Chapter 9 : Introduction to Prebiotics

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Most of our understanding of the human colonic microbiota is derived from studying the microbial contents of fecal samples, because it is impractical to access the human large intestine during normal digestion, and as an alternative, bacteria detected in feces are most representative of populations present in distal region of the intestine. The colonic microbiota is suggested to play an important role in protection against pathogens and has important trophic effects on intestinal epithelia and immune structure and function. This chapter discusses methods for monitoring the intestinal microbiota, including culture techniques and molecular-based techniques. An alternative approach to probiotics for intestinal microbiota modulation is the use of prebiotics. The best currently recognized prebiotics in Europe are fructooligosaccharides (FOS), galactooligosaccharides (GOS), and lactulose, which (except for lactulose) are legally classified as food or food ingredients. The majority of clinical trials with humans have focused on demonstrating their efficacy in increasing intestinal levels of bifidobacteria and sometimes lactobacilli in fecal samples of healthy subjects. The most documented and recognized effect of prebiotics is the promotion of the growth of beneficial bacteria in the colon.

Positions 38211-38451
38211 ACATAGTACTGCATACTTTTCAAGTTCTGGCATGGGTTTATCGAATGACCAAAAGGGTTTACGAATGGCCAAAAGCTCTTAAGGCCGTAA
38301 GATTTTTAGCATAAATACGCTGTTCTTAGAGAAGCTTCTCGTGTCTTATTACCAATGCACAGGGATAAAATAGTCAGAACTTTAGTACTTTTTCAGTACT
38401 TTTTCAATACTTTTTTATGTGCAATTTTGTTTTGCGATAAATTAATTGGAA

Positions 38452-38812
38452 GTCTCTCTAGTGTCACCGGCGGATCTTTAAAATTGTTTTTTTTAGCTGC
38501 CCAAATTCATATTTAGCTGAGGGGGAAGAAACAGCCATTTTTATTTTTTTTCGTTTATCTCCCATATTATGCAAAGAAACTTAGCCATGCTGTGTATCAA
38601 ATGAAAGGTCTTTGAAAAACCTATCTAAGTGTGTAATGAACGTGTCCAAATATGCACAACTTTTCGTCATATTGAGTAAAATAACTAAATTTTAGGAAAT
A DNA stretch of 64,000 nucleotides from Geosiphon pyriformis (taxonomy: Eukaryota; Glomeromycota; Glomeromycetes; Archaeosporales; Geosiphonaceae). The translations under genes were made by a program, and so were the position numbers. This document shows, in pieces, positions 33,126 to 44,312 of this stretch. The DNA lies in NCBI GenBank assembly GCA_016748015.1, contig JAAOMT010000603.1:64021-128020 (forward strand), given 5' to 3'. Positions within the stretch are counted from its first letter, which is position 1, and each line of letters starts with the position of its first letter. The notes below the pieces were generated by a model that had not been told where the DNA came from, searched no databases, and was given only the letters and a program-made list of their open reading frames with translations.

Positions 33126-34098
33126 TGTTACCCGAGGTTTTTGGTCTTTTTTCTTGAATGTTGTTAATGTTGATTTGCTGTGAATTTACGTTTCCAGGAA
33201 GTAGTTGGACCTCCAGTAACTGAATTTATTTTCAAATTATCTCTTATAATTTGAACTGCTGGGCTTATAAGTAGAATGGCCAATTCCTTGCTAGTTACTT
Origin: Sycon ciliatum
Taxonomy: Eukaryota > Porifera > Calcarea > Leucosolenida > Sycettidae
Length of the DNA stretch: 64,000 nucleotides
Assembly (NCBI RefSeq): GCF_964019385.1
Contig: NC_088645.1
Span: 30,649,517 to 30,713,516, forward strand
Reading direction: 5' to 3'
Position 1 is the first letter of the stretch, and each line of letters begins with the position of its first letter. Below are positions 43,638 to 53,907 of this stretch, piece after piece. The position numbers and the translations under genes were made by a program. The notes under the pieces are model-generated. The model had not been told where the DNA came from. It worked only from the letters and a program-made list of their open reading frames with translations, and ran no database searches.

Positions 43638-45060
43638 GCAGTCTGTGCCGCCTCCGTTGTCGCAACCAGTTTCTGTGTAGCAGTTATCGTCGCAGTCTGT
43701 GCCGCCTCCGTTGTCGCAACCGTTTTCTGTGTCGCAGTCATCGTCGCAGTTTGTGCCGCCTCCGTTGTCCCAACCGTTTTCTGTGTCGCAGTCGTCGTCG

Citation: Parracho H, Saulnier D, McCartney A, Gibson G. 2008. Introduction to Prebiotics, p 119-130. In Versalovic J, Wilson M (ed), Therapeutic Microbiology. ASM Press, Washington, DC. doi: 10.1128/9781555815462.ch9

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Table 1

Human studies designed to determine the prebiotic effects of FOS and GOS

Citation: Parracho H, Saulnier D, McCartney A, Gibson G. 2008. Introduction to Prebiotics, p 119-130. In Versalovic J, Wilson M (ed), Therapeutic Microbiology. ASM Press, Washington, DC. doi: 10.1128/9781555815462.ch9

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